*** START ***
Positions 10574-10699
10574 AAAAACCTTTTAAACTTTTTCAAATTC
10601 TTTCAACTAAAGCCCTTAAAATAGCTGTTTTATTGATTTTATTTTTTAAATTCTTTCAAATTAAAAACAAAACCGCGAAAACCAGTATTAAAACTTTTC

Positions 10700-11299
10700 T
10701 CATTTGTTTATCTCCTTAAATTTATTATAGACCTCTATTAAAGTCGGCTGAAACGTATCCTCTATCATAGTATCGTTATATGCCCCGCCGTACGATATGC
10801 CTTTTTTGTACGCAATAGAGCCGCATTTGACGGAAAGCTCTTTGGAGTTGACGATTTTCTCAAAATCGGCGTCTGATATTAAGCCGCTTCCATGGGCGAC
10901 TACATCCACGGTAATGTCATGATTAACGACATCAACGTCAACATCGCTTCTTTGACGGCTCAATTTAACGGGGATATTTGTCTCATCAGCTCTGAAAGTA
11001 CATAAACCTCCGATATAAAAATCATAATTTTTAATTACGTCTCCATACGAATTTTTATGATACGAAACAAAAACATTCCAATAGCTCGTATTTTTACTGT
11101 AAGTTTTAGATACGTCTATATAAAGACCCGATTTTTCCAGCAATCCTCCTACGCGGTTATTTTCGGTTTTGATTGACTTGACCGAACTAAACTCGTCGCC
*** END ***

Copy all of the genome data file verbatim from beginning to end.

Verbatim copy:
Positions 10574-10699
10574 AAAAACCTTTTAAACTTTTTCAAATTC
10601 TTTCAACTAAAGCCCTTAAAATAGCTGTTTTATTGATTTTATTTTTTAAATTCTTTCAAATTAAAAACAAAACCGCGAAAACCAGTATTAAAACTTTTC

Positions 10700-11299
10700 T
10701 CATTTGTTTATCTCCTTAAATTTATTATAGACCTCTATTAAAGTCGGCTGAAACGTATCCTCTATCATAGTATCGTTATATGCCCCGCCGTACGATATGC
10801 CTTTTTTGTACGCAATAGAGCCGCATTTGACGGAAAGCTCTTTGGAGTTGACGATTTTCTCAAAATCGGCGTCTGATATTAAGCCGCTTCCATGGGCGAC
10901 TACATCCACGGTAATGTCATGATTAACGACATCAACGTCAACATCGCTTCTTTGACGGCTCAATTTAACGGGGATATTTGTCTCATCAGCTCTGAAAGTA
11001 CATAAACCTCCGATATAAAAATCATAATTTTTAATTACGTCTCCATACGAATTTTTATGATACGAAACAAAAACATTCCAATAGCTCGTATTTTTACTGT
11101 AAGTTTTAGATACGTCTATATAAAGACCCGATTTTTCCAGCAATCCTCCTACGCGGTTATTTTCGGTTTTGATTGACTTGACCGAACTAAACTCGTCGCC